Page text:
Differences with Internship, Apprenticeship and Volunteering

Voluntourism, which was quite unheard of in the 90s, is now very popular among�travellers wanting to get the most of their travels overseas. Before deciding to go for a program, it is important to know the differences with internship, apprenticeship, and volunteering:



    • A formal work experience arrangement geared towards gaining university credits
    • Provides students with skills to help them transition from study to work
    • A qualified mentor is assigned to the intern to provide guidance during the entire duration of the work placement
    • The student�s university and the partner institution will be in contact prior to the commencement of the program
  • The reality:�
    • Most volunteer work are masked off as internships because doing so makes the work sound more difficult, specialized, and career-oriented.
    • These days, it�s getting rarer to find paid internships. The United Nations, the world�s first non-profit before the term was even invented, has also been�leading the trend. Recently a Kiwi intern at the UN Headquarters in Geneva was forced to quit because of the high cost of living.
    • If this is as bad as it already is, most people have to pay for their internship placements!



    • A non-academic internship: geared towards people wanting to gain exposure and skill sets to improve on their careers, or en route to switching careers
    • Although a qualified mentor is available to provide guidance, work is more flexible as apprentice is given more liberty in weaving through the whole experience (i.e. in practicing skill sets, trying other methodologies, blazing new trails, etc.)
  • The reality:
    • It�s getting rarer to find companies willing to give a comprehensive�training of at least six months with everything from your living expenses, transportation, insurance and�allowances paid for. With companies investing on their apprentices, they are ensured that they get the best talents from all over the world. Sadly, for cost-cutting purposes, training is shortened by a mile that lasts for a month if you�re lucky, you go straight to work on Day 1 with an orientation on the day itself, or you are instead given online tools to review as you weave through your job. The guiding principles of welcoming new employees are completely lost, and the once promising glory of apprenticeship now comes down to a thin layer of �getting the job.�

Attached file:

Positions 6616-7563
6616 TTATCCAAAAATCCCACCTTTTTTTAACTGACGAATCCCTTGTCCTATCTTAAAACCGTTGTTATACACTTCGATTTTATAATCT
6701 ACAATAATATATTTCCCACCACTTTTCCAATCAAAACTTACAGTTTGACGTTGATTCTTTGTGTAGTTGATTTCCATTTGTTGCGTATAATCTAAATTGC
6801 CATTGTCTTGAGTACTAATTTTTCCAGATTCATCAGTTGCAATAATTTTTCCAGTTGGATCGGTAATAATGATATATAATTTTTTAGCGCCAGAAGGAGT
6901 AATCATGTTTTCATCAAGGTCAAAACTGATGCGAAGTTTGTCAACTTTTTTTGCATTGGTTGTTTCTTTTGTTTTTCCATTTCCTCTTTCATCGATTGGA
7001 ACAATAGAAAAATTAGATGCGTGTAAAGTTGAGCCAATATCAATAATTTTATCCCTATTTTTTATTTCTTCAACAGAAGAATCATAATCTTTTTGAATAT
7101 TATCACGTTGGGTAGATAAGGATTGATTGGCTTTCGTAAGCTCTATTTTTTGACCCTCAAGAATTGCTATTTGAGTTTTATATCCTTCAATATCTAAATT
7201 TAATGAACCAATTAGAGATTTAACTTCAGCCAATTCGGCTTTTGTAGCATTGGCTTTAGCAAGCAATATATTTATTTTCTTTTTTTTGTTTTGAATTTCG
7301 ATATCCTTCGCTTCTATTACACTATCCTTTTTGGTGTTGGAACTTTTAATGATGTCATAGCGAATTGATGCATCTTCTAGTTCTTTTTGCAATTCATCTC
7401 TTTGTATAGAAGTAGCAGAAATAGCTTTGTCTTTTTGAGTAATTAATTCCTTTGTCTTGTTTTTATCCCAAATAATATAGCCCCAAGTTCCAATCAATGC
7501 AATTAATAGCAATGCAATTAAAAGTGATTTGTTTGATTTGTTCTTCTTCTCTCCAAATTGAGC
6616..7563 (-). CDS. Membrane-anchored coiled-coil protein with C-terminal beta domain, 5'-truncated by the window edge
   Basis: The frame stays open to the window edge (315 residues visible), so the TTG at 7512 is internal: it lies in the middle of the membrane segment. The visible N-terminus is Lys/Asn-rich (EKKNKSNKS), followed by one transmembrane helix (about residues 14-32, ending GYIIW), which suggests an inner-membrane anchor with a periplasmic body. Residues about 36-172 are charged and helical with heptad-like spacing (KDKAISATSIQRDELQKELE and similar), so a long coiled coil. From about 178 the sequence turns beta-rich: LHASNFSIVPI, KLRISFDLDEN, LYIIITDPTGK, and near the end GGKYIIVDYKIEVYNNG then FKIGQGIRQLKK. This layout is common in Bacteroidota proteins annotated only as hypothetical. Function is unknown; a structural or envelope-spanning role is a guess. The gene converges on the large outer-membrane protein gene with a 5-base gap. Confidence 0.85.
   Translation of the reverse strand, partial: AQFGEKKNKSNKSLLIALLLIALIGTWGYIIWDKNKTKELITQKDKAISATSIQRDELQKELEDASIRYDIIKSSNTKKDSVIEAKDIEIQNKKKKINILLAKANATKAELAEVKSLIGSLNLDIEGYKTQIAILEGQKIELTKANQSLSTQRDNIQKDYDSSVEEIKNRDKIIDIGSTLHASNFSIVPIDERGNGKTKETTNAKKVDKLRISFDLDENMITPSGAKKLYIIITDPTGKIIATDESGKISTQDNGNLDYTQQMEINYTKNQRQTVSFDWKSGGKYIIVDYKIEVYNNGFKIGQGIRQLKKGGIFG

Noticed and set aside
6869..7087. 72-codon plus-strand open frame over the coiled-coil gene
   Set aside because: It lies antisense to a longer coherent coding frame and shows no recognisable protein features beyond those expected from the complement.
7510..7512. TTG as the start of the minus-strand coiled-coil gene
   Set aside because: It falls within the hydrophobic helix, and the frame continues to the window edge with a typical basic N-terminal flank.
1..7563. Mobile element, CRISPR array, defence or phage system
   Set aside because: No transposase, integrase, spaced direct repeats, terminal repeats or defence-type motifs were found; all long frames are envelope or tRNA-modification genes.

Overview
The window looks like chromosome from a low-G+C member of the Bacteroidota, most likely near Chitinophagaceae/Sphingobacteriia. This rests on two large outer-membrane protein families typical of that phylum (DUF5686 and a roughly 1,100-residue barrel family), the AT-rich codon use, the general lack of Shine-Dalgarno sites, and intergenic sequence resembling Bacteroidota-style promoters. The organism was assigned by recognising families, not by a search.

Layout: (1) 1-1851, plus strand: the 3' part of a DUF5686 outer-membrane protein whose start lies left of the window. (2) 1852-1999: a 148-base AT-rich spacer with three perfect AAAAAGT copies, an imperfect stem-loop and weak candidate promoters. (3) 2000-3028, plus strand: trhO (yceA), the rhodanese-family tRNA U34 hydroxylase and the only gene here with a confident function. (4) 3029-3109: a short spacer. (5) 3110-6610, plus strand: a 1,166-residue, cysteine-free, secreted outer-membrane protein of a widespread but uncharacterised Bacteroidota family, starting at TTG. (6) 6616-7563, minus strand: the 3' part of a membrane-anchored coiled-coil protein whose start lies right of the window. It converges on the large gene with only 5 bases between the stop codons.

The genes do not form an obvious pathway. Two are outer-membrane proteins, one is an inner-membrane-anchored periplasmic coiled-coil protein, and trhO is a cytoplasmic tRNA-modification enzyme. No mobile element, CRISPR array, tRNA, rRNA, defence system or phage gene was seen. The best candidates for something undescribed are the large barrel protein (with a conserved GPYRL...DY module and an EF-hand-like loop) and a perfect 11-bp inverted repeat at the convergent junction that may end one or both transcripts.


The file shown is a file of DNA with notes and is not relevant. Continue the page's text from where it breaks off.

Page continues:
Who it is for: EVERYONE!

    • Someone who works for the main purpose of giving one�s time and energy to help a cause
    • No legal contract binds a volunteer to perform work or attend the workplace
    • No pay is provided for the work performed
  • The reality:
    • While volunteer work is meant to be a genuine extension of one�s time and energy for a greater cause, sadly, most placements have upfront (and hidden) fees involved.
    • Work expectation given is way more than what should be for a volunteer. It�s as if organizations take advantage of others� enthusiasm and rip them off over hiring someone to do the job.

We should take a stand against organizations taking advantage of our idealism and passion for the things we believe in. Without supporters these organizations will fail to prosper. Internship, apprenticeship and volunteer programs definitely provide good training and inspiration that we would otherwise have in most formal work settings. But before going for any program, know your worth and only go with those whose mission you believe in!

References: The Centre of Volunteering, Eli Abroad

One Reply to “Differences with Internship, Apprenticeship and Volunteering”

  1. Hi
    I am looking for apprentice/ volunteer work in my Electronics Engineering field please give me update if you provide or have that kind of work.


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